Matthew Hutson of Psychology Today writes: “Memories make us who we are—even, or perhaps especially—the painful ones. What would life be like if we could erase their emotional associations? It’s not just a hypothetical question; scientists are finding that the drug Propranolol, originally developed for hypertension, can prevent posttraumatic stress disorder if taken soon after a stressful event—or even reduce symptoms decades later if taken during therapy sessions. The drug works by blocking adrenaline, whose release helps solidify memories. But the intervention is ripe for misuse, and its effects on personality (will it blunt happy thoughts too?) are yet unclear.”
It is hard to speculate whether or not I would use a drug to dampen an emotional memory, because I have not been diagnosed with post-traumatic stress disorder (PTSD), nor have I ever been in a situation medically stressful enough to warrant such diagnosis. (However, it is speculation that comprises opinion.) Ethically, I would not take a drug that inhibits any memory, emotionally painful or otherwise.
Memories can be haunting. When my step-mother left my father, my father tried to commit suicide. He was drunk when he told me; I was only eighteen. That is something an eughteen year old is not easily mentally capable of processing. When I was twenty, my mother died. A twenty-year-old woman needs her mother more than anything in the world. It is at twenty years old that a woman really becomes a woman and begins entering into life changes—college, marriage, children.
I have lived through my parent’s divorce, and my father’s second divorce. I have seen my mother’s boyfriend drunk, mean and mentally abusive. I have been mentally abused—I have told I am worthless, stupid, fat, ugly, and a piece of white trash. I have seen the cuts and bruises and blood from where my mother and her boyfriend got beaten over the head, with beer bottles, from “an old friend”.
These are bittersweet memories. Though haunting, without these memories, I would live with regret; I would lack strength of character and wisdom. It is easy to occasionally want a pill that can make you happier; no one desires a hard life. Growth is an important part of life and an important aspect of our personalities. Memories make us who we are. If you take away a person’s memories by hiding them, they will cease to be who they are. They will cease to be human.
I have not been raped, had an abortion, or been through a major car accident or surgery. I have not been through any debilitating experiences. It is through my own experiences, however, I have learned. It is through these memories, I have learned not to repeat history. I do not want these things in my life; I do not want to do them myself. (I do want to be abusive, for example.) Learning is a powerful thing.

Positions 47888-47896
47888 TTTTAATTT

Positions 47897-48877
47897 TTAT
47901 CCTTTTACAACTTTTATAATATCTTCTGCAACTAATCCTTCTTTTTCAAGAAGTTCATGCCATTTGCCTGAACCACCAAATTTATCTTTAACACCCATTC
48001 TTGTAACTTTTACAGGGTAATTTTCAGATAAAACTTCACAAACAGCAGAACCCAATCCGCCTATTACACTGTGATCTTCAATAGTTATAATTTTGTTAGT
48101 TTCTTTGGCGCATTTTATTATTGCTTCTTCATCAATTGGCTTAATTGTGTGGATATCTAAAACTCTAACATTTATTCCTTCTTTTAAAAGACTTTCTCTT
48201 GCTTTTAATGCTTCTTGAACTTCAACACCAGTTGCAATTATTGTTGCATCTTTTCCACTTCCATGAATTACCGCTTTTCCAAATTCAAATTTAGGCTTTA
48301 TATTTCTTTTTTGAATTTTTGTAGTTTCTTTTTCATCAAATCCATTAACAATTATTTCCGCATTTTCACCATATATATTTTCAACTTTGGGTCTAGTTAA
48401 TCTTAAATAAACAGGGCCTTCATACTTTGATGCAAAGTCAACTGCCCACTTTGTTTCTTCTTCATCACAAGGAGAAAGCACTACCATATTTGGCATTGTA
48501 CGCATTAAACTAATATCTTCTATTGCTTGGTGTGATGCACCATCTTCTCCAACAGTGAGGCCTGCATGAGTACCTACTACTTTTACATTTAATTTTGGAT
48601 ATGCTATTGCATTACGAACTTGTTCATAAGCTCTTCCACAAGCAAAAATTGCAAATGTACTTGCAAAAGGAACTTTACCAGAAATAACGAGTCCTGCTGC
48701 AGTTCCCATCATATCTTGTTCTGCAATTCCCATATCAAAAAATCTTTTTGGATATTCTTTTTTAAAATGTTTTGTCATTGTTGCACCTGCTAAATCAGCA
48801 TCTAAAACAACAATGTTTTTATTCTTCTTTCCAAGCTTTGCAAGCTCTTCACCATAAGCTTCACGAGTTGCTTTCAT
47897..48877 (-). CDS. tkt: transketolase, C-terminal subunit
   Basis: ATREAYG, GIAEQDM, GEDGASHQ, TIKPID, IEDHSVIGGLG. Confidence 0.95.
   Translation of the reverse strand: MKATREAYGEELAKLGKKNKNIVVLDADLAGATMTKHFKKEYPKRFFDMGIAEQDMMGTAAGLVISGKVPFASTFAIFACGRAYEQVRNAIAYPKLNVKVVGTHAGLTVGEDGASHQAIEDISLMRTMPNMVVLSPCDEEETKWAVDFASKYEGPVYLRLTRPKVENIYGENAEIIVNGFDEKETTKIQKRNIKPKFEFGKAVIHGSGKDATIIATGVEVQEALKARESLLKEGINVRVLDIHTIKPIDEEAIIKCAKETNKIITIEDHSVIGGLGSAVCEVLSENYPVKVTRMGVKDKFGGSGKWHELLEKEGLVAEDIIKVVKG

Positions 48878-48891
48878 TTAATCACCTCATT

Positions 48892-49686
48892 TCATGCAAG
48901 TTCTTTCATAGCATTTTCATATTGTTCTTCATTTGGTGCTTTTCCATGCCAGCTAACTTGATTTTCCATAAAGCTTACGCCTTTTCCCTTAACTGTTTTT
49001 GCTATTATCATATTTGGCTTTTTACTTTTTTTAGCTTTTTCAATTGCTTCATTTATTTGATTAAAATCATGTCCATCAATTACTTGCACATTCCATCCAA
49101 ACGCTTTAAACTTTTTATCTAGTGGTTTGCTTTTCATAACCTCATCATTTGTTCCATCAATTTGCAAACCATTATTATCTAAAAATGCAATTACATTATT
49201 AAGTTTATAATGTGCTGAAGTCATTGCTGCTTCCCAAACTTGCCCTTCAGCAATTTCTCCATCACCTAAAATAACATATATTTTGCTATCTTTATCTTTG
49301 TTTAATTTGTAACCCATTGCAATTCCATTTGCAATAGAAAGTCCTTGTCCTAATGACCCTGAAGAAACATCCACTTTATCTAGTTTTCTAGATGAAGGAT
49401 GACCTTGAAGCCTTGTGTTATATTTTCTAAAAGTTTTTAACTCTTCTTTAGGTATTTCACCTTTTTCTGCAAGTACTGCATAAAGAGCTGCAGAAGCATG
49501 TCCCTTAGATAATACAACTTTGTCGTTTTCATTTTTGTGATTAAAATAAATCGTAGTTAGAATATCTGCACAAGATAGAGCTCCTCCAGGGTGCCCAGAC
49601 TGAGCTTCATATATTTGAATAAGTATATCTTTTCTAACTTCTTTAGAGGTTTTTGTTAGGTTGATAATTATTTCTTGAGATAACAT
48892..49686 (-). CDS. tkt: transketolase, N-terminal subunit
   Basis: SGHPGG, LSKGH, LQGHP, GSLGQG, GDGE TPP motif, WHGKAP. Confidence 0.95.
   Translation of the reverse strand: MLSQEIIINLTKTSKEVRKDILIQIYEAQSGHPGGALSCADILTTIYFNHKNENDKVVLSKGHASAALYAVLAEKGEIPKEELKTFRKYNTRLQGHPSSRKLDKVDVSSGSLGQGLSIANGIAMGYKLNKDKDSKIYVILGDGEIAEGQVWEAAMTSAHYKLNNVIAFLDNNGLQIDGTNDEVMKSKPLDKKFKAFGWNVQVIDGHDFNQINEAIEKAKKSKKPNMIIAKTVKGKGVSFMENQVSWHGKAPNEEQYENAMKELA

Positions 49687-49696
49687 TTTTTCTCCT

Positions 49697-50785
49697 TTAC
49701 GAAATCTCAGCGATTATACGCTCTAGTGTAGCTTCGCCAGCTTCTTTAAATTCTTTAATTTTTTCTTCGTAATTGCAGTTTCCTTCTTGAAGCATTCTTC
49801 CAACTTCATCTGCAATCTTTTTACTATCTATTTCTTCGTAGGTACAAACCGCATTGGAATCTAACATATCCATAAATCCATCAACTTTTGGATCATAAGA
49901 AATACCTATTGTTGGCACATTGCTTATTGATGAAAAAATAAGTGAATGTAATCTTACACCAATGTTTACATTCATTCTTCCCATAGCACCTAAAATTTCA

There is potential in these medications, when used properly. If used alongside proper therapy, they might
help the anxiety levels in patients with PTSD. It is always exciting to find a new drug that can help heal a human who has been through traumatic experiences, but could healing be compromised by suppression? Based on my knowledge, therapy exists to analyze memories, to put them together and teach coping mechanisms—to do the very opposite of suppression. The brain has the potential for natural coping mechanisms, and though it often needs a bit of a push, the implications of memory altering drugs are frightening.
I have lived through multiple moves, childhood divorces, changing schools, starting and quitting college and getting married. Though most of these are positive memories, they warrant discussion because psychologists often diagnose depression deriving from life changes. In the past, I was diagnosed with depression and put on several medications. It is not my intention to discuss depression medications, (the difference between depression medications and memory suppressing medications lie in the way they interact with the brain—one helps, the other suppresses.) though there is an important connection.
If life changes cause depression, and serious traumatic life changes cause PTSD, it is merely a matter of time before memory-suppressing medication will be given to “treat” things as minor as “the blues”. If you look at psychological history, it is already being done with depression medications. Many people who are not seriously depressed are given medications they should not be on. Many medical doctors, who should not be analyzing the psyche, are handing out medications in lieu of proper mental health care. It is easy to see how the same path could be followed using memory suppressing medications.
It is an ethical line to be drawn, and though I can see the potential in serious illnesses, it is an idealistic, even controlling concept. It is with that thought; I am decisively against my own personal use of these medications.